It can be noted that the same procedure holds good while we have too much space with us, once the array is only filled to $N/2$, it gets re-sized to this number, instead of holding up space for all the $N$ elements.

Now let's get into the interesting part, algorithmic complexity. For simplicity, let's assume that the initial size of the array is $1$.

The first question to be asked here is how many times do we have to double the array to reach a final capacity of $N$. Before thinking in abstract terms, let us talk some numbers. Suppose if the capacity of my dynamic array is 16 right now, how many times have I doubled the capacity of my array? We've doubled 4 times (1 to 2, 2 to 4, 4 to 8, 8 to 16). Thus we can conlude that to reach the capacity of $N$ we must have doubled $log_2 N$ times.

The question to be asked next is how many times have we re-copied elements into a new array the original array is currently at capacity of $N$ and we've just re-sized to a capacity of $2 \cdot N$? Half of the elements of the original array has moved once, the quarter of the original array have moved twice, and so on. When we formulate this as a summation $S$ we get:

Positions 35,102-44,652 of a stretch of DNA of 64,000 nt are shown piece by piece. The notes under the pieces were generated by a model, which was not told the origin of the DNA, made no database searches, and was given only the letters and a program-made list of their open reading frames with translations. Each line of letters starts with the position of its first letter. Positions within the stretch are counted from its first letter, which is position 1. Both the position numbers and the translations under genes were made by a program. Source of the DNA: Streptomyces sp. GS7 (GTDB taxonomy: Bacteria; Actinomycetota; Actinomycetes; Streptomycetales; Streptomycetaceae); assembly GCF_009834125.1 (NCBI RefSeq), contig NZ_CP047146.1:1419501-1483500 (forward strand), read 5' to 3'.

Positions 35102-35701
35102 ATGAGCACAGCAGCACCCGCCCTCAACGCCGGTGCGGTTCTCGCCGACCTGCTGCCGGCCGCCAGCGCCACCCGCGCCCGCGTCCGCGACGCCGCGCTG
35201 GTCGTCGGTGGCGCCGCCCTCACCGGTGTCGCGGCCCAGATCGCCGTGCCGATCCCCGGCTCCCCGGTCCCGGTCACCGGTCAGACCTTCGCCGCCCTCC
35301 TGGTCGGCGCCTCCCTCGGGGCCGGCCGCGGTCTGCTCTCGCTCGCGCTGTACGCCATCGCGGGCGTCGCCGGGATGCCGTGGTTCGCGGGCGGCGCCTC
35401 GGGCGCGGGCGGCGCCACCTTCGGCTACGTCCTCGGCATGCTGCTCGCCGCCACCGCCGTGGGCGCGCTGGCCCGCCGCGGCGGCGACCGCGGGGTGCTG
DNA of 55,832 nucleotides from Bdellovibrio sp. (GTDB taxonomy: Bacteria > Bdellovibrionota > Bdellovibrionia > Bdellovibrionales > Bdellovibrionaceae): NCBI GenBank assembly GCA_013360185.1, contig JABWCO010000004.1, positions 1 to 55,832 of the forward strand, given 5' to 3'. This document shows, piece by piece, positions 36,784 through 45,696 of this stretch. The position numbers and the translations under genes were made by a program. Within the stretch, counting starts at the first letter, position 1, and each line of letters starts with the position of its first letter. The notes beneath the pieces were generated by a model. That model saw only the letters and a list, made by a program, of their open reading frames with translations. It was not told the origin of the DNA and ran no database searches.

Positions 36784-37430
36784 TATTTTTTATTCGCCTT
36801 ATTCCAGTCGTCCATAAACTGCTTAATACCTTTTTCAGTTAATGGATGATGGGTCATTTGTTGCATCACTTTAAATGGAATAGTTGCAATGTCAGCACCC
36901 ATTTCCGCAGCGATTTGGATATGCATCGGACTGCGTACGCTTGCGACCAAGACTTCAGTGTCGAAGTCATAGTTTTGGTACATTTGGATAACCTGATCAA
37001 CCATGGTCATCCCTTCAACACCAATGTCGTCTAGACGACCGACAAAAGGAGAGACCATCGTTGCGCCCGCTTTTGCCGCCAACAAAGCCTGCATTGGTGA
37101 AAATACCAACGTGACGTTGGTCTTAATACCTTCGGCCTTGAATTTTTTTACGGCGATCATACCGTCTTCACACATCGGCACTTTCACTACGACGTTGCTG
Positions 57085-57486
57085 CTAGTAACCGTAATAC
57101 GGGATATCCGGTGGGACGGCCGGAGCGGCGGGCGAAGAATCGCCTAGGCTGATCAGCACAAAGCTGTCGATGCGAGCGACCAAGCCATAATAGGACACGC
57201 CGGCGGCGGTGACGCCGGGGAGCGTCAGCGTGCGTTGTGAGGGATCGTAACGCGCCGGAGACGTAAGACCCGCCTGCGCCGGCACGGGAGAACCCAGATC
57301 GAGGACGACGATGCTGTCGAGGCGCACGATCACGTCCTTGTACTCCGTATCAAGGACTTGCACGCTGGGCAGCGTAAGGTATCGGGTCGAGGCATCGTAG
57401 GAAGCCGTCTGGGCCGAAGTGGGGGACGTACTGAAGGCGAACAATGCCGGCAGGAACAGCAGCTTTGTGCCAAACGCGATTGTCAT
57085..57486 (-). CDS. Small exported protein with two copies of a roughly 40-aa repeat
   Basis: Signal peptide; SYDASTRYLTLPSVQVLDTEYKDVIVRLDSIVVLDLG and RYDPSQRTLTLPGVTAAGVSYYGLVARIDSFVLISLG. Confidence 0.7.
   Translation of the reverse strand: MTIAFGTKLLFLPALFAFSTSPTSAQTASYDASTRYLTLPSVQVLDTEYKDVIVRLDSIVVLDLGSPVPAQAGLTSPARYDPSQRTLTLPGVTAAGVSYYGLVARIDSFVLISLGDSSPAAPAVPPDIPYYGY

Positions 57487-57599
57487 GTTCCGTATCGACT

$$S = \sum_{i=1}^{\log N}{i \cdot n / 2^i} = n \cdot \sum_{i=1}^{\log N}{i / 2^i} < N \cdot \sum_{i=1}^{\log \infty}{i / 2^i} = 2 \cdot N$$ Notice that the we're talking about the total number of movements (re-copies) of elements rather than how many times an element moves. This is useful because, when we look at $N$ insertions as a whole, we've just spent $2 \cdot N$ amount of work. This is really cool because, creating and managing a dynamic array framework is still guarenteed to be $O\left(N\right)$. Such a guarantee/cost analysis is formally known as an amortized guarantee/analysis depending on the context.

Friday, April 4, 2014

The intuition behind computing combinations recursively (N choose K)

We all deal with combinations on a regular basis and we're also familiar with the recursive formula
$$ {N \choose k}={N-1 \choose k-1}+{N-1 \choose k} $$


$$ C(N,k) = C(N-1,k-1) + C(N-1,k) $$

How did this formula come into existence? What is the intuition behind this recursive formula?

Here's my shot at explaining this equation:

Suppose you have a big basket with $N$ items in it and another smaller (empty) basket of size $k$ in which you are supposed to put $k$ items from the big basket. $C(N,k)$ simply means the number of ways you can choose $k$ items from the big basket and put it in your smaller basket.

Before we delve into approaching the problem let's look at the trivial case of choosing things.